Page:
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Cooley: that body of rules and maxims in

accordance w/ w/c the powers of
sovereignty are habitually exercised
Justice Malcom: the written instrument
enacted by direct action of the people by
w/c the fundamental powers of the gov.
are established, limited & defined, & by
w/c those powers are distributed among
the several depts. For their safe & useful
exercise for the benefit of the body


To prescribe the permanent framework of

system of gov.
To assign to the several depts. their
respective powers & duties
To establish certain first fixed principles
on w/c gov. is founded.
When it comes to basic individual rights
(religious freedom) it is not the
Constitution that creates of confers them.
The Constitution merely recognizes &
protects these rights & does not bring
them to existence
not the origin of private rights; it is not
the fountain of law nor the incipient state
of gov.; it is not the case but the
consequence of personal and political

Supremacy of the Constitution


It is the basic & paramount law to w/c all

other laws must conform & to w/c all
persons must defer.
No act shall be valid, however noble its
intentions, if it conflicts w/c the
All must bow to the mandate of this law.
Must be upheld as long as it has not been
changed by the sovereign people lest its
disregard result in the usurpation of the
majesty of law by the pretenders to
illegitimate power.

Classification (WU-EE-RF)

evolved/enacted, (3) rigid/flexible


Written one whose percepts are

embodied in one document or set of
Unwritten consists of rules w/c have not
been integrated into a single, concrete
form but are scattered in various sources,
such as statutes of a fundamental
commentaries of publicists, customs &
traditions, & certain common law
Conventional an enacted constitution,
formally struck off at a definite time &
place ff. a conscious or deliberate effort
taken by a constituent body or ruler.
Cumulative result of political evolution,
not inaugurated at any specific time but
changing by accretion rather than by any
systematic method.
Rigid can be amended only by a formal
& usually difficult process
Flexible can be changed by ordinary

conventional, & rigid.

Constitution (BBD)




1. It must be Broad it is supposed to

embody the past, to reflect the present &
to anticipate the future
- must be comprehensive enough to
provide for every contingency
- Constitution
imprisonment of the past but the
unfolding of the future, to w/c it may be
added that it is also the fulfillment of the
2. It must be Brief and confine itself to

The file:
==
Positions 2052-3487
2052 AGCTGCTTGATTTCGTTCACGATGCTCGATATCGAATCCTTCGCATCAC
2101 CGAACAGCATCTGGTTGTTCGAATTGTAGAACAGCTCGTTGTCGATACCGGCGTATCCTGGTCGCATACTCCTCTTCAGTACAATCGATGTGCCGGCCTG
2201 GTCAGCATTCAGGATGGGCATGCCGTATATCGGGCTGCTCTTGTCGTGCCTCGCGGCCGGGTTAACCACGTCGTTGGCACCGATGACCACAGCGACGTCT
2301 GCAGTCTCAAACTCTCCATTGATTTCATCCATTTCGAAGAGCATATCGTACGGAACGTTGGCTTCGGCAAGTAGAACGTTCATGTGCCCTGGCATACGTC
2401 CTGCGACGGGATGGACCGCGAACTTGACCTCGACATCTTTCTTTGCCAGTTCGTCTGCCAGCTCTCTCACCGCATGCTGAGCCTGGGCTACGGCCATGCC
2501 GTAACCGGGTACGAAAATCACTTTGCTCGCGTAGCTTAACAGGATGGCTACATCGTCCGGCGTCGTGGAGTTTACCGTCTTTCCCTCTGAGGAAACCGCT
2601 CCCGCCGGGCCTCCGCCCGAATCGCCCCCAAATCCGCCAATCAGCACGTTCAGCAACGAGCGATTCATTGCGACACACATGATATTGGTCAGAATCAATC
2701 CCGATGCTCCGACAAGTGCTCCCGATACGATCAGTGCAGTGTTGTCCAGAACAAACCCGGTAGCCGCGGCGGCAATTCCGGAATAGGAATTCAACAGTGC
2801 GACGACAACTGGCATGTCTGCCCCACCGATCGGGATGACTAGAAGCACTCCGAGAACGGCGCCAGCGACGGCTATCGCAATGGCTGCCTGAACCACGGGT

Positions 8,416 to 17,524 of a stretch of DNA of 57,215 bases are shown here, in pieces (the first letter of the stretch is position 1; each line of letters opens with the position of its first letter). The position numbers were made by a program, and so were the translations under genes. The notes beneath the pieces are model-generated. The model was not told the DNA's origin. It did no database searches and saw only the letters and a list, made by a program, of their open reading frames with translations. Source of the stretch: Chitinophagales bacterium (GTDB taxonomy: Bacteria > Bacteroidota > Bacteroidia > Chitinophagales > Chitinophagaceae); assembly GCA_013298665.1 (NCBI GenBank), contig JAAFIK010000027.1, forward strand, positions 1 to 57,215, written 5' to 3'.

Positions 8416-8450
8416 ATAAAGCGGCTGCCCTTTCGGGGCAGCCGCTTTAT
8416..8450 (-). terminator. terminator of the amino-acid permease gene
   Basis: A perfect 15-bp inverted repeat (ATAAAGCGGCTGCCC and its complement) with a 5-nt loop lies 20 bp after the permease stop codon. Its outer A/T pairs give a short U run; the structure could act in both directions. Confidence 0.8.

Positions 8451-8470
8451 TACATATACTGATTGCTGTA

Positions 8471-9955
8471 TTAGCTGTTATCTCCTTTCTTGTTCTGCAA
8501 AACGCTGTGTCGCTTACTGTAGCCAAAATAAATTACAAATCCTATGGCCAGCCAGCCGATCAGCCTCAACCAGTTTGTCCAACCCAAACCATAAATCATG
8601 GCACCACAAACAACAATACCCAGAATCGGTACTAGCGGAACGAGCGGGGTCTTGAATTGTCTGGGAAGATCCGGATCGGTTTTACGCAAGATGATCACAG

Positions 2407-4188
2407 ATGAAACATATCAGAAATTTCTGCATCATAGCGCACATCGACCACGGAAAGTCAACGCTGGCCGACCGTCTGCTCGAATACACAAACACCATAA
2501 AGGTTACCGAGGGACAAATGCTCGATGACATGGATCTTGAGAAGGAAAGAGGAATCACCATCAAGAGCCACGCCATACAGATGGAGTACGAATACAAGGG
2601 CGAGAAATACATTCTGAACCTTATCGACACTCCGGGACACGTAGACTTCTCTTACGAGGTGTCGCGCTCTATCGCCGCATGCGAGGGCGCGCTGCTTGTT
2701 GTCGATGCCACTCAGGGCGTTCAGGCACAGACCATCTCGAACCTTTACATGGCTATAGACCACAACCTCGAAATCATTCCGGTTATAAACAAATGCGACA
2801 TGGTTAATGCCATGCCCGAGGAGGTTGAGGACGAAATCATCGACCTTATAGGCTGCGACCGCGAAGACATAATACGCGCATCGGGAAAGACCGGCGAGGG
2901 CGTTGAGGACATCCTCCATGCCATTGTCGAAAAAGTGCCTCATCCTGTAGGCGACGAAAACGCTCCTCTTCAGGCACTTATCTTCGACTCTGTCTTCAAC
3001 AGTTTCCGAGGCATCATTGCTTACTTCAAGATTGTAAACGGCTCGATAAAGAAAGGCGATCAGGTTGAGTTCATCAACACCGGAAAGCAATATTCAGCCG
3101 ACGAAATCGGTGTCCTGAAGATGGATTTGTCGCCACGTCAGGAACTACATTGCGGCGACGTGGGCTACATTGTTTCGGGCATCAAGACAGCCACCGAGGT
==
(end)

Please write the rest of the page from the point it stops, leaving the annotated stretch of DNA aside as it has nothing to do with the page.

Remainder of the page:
basic principles to be implemented w/
legislative details more adjustable to
change & easier to amend
- Otherwise, it would be a prolix &
voluminous codification inaccessible to
the understanding / even only the interest
of the people & unable to adapt readily to
changing conditions because of the
difficulty of its amendment
3. It must be Definite lest ambiguity in its
divisiveness among the people & perhaps
even physical conflict
- Exception is found only in those cases
where the rules are deliberately worded
in a vague manner (like the due process

clause) to make them more malleable to

judicial interpretation
Constitution (LSG)




1. The Constitution of Liberty consists of a

series of prescription setting forth the
fundamental civil & political rights of the
citizens & imposing limitations on the
powers of gov. as a means of securing the
enjoyment of those rights
- Found in: Arts. III, II, IV, V, & XII.
2. The Constitution of Government
consists of a series of provisions outlining
the organization of the gov., enumerating
its powers, laying down certain rules
relative to its admin., & defining the
- Found in: Arts. VI to XI.
3. The Constitution of Sovereignty consists
of provisions pointing out the mode /
procedure in accordance w/ w/c formal
changes in the fundamental law may be
brought about.
- Found in: Art. XVII.
Permanence of the Constitution

Advantage of written, conventional & rigid

constitution is permanence capacity to
resist capricious / whimsical change
dictated not by legitimate needs
A Constitution must be firm & immovable;
is not easily to be tampered w/ to suit
political expediency, personal ambitions /
ill-advised agitation for change
May also be a disadvantage - where the
written constitution is unable to adjust to
the need for change justified by new
conditions & circumstances
Difficulty of the amending process may be
responsible for delay in effecting needed
change & thus cause irreparable injury to
public interest
May become an impediment rather than a
spur to progress, a treadmill to the nation